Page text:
Councils’ budget season is upon us, and the Hastings, Napier and Regional Councils — with the predictability of the tides — are each proposing to increase your rates. Unlike households and businesses, Councils have no difficulty increasing their expenditures when times are tough.

The latest Government figures show an annual inflation rate of 4.5% in the year through March, expected to reach 5.5% in the year through June, at which point new Council budgets will be taking effect. About half of that inflation is attributed to the GST hike, much of the rest is driven by price increases for food and fuel … expenses most of us cannot readily avoid or easily reduce.

But that doesn’t bother Councils. They simply increase rates … apparently oblivious to the inability of many heavily stressed ratepayers — individuals and businesses alike — to absorb the increase. In the Council budget deliberations I witness, Councillors dramatically voice expressions of deep concern about the depressed economy and the hardships faced by ratepayers, but their statements are mere lip service, unmatched by actual budget cutting.

Do Councillors really feel the pain of today’s ratepayers … either figuratively or actually (at least some of them pay rates themselves)? What’s the evidence of that?

Here’s an overview of the budget proposals.

Hastings

  • Rates increase — 2.92% (Rating Area 1 – 3.1%; Rating Area 2 – 2.0%
  • Total expenditure — $118.0 million (inc. $25.1 depreciation)
  • Total debt — $119.3 million (inc. $81.2 million ‘external’ and $38.1 million ‘internal’)

Napier

  • Rates increase — 1.97%
  • Total expenditure –$120.7 million (inc. $22.1 million depreciation)
  • Total debt — $52.0 million (inc. $4.0 million ‘external’ and $48.0 million ‘internal’)

HB Regional Council

  • Rates increase — 2.45%
  • Total expenditure — $47.9 million (inc. $1.98 million depreciation)
  • Total debt — $15.1 million

In comparing the above, note that, unlike Hastings, the Napier and Regional Councils own significant assets (such as property/leaseholds, and for HBRC, the Port) that generate income to significantly offset ratings requirements. As a result, whereas Hastings Council must meet 51% of its proposed 2011/12 funding requirement from rates (general and targeted), Napier proposes to fund only 37% of its budget through rates, and the Regional Council a mere 29%. This fiscal reality might have something to do with Mayor Yule’s affection for amalgamation!

One might hope that, consequently, spending at Hastings would be put under a stronger microscope than spending at either Napier or HBRC, because more of it is directly financed by ratepayers. But only the persistent HDC Councillor Bradshaw seems to operate that way … and for his trouble, he was ousted as Finance Chair. Meantime, HBRC Councillors Kirton and Gilbertson have argued that their Council isn’t nearly tough enough on spending, because ratepayers bear relatively little of the cost and scream less.

It’s interesting to note that despite its ‘big spender’ image, Hastings actually trails Napier in terms of operating budget … the day-to-day job of providing local services. Napier’s proposed operating expenditure for 2011/12 is $79 million; Hastings’ is $67 million. I guess it takes a lot of money to polish the Napier gem!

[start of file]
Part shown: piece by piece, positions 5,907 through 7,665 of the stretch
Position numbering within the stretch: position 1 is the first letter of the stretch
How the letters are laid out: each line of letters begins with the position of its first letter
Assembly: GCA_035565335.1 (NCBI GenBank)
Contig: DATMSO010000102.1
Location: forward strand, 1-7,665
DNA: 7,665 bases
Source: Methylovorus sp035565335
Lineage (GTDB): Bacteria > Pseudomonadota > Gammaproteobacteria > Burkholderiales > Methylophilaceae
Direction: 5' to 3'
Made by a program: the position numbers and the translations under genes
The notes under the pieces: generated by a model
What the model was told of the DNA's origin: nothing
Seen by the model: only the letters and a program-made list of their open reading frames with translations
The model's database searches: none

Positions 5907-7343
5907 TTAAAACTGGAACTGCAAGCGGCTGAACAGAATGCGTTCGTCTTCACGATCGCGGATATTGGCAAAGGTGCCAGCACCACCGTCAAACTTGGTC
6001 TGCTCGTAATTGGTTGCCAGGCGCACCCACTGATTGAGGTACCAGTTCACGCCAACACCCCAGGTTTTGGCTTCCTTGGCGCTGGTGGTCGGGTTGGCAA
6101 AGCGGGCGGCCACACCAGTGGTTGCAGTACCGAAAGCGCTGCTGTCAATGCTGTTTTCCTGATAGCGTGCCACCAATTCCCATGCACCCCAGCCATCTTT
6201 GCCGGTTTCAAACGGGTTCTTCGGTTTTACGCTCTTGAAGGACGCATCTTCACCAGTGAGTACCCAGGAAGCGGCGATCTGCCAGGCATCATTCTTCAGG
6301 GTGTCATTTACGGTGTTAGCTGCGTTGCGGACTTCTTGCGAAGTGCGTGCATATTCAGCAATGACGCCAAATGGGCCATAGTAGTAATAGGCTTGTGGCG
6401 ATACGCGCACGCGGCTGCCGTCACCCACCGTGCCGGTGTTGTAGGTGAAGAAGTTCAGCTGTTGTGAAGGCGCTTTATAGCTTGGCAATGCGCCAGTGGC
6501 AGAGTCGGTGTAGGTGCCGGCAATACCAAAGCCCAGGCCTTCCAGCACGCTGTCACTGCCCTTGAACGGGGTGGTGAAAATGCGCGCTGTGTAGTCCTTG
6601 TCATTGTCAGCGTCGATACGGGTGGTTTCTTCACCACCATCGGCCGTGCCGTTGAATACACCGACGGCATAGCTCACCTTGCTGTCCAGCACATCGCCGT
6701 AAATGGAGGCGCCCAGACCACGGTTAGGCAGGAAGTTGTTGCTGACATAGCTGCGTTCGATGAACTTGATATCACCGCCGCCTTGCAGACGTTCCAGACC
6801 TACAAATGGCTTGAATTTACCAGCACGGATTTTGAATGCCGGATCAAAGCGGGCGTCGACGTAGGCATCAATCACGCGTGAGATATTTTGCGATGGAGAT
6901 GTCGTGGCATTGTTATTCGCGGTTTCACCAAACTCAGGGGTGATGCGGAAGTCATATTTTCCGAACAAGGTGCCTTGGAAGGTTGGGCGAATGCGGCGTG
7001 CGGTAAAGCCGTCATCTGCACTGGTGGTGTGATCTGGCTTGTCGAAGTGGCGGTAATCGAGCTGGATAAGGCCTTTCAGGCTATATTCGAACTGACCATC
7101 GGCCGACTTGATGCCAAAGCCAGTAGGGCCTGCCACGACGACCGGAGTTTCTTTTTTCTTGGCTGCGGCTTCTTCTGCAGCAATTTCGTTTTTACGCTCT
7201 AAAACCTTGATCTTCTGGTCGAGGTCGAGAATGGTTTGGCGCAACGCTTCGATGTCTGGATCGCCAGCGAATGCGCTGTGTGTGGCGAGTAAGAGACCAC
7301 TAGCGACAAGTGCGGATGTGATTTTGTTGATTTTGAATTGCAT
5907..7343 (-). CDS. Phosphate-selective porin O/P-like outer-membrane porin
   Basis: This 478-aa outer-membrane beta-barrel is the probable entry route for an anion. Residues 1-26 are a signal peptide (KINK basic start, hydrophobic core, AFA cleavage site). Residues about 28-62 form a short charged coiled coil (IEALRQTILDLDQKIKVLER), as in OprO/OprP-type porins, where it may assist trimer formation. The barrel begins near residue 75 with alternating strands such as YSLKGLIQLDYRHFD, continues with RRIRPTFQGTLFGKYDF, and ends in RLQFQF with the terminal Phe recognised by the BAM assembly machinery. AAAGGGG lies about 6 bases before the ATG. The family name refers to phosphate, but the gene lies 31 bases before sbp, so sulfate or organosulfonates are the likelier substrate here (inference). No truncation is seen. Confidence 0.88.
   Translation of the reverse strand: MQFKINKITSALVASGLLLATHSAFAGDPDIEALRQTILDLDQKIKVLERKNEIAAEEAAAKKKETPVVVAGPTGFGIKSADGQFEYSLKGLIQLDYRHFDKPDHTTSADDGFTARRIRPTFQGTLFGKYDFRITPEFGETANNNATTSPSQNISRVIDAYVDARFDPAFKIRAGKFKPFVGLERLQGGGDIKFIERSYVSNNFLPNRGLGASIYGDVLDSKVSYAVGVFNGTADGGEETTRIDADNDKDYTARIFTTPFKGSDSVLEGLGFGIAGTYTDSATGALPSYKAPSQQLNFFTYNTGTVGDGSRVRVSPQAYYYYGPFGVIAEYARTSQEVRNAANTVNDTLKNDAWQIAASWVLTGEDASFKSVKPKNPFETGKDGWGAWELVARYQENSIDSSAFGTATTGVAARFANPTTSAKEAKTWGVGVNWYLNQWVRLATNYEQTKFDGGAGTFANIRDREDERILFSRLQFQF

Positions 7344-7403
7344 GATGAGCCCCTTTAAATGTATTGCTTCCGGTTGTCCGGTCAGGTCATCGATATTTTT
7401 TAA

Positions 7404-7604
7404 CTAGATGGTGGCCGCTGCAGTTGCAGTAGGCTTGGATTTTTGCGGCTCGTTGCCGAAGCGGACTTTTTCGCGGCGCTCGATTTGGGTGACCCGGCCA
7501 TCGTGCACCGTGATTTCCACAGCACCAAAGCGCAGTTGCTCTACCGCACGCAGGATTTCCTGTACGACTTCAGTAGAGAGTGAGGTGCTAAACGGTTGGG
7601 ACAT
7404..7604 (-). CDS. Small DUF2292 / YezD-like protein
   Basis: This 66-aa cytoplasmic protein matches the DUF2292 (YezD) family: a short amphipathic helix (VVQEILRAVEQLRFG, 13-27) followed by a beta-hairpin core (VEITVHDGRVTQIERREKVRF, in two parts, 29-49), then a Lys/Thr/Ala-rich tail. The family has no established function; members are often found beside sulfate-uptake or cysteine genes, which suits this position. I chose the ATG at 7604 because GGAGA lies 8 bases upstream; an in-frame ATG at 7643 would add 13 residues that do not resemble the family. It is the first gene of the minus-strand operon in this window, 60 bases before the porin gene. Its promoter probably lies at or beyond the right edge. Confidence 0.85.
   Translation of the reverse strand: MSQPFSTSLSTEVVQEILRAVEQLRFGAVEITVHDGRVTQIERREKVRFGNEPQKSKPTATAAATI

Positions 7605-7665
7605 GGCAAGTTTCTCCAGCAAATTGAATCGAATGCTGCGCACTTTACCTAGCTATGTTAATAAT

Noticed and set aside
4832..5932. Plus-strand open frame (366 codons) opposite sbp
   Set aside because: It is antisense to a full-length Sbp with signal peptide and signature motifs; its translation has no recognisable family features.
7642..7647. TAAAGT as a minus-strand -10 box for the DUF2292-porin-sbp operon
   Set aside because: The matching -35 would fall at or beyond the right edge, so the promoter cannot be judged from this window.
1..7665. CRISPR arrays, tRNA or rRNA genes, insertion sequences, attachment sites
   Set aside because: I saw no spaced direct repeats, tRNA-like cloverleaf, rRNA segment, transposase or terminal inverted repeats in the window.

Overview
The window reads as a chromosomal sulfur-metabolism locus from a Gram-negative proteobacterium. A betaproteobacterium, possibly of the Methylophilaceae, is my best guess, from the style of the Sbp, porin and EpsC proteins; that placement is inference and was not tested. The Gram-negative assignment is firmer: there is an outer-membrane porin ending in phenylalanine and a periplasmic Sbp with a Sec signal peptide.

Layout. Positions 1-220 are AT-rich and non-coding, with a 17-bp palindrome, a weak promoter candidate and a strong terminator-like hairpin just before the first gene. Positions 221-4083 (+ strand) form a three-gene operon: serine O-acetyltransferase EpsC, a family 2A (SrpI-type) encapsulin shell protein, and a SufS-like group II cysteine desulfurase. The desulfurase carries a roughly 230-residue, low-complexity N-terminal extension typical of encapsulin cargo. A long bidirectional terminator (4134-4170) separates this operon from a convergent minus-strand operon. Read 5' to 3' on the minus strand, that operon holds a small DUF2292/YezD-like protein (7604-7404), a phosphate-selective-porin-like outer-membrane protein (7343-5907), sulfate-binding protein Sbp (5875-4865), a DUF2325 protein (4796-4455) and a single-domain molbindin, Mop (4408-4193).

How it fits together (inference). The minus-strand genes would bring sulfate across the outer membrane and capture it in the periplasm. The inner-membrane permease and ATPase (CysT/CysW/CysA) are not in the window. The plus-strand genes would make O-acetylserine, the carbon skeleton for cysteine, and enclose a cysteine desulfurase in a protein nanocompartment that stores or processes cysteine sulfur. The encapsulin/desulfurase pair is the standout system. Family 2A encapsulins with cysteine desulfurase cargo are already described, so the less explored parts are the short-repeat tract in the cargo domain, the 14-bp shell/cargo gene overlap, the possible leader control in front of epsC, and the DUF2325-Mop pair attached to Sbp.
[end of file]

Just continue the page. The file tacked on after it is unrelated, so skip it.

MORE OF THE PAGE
Note further that to actually freeze rates (i.e., no rates increase over 2010/11), Councils would need to cut spending, not simply hold it steady. The funding requirements proposed by Hastings, Napier and HBRC for next year don’t involve much, if any, expenditure increase over 2010/11 — Hastings is up $797,000 (less than 1%), Napier down $247,000, and HBRC up $31,000. one might ask then, what necessitates the rates increases? That’s where the money-shuffling amongst Councils’ various honey pots (including loans and reserves) gets confusing!

For some ratepayers, the key financial issues are overall spending and debt levels, and associated rates. For others, the issue is one of spending priorities … how to divide the pie.

Whatever your perspective, if you would like to comment officially on Councils’ budgets, here are the submission deadlines:

  • Hastings — May 10, with consideration of submissions beginning June 2
  • Napier — May 16, with consideration of submissions on June 2
  • Regional Council — May 10, with consideration of submissions beginning June 8

Remember, it’s your money, not theirs … have your say!

Tom Belford

P.S. Speaking of having your say, have you taken the BayBuzz Fluoride Survey yet? Just go here.

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1 Comment

  1. Periods of economic growth are always followed by a consolidation phase. Really hot periods of growth often by a bust, or a protracted consolidation phase – like a decade or more. That is the lesson of economic history. None of the major problems that caused the 2008 financial crisis have been dealt with. The gross indebtedness is still there, and one day this will be joined by inflation – a consequence of the incessant money printing that governments have entered into. More trouble is coming and a business as usual approach to local government simply won't work. But as is always the case, politicians are only ever compelled to action once the situation is absolutely desperate. And they hope that won't be in their current term.

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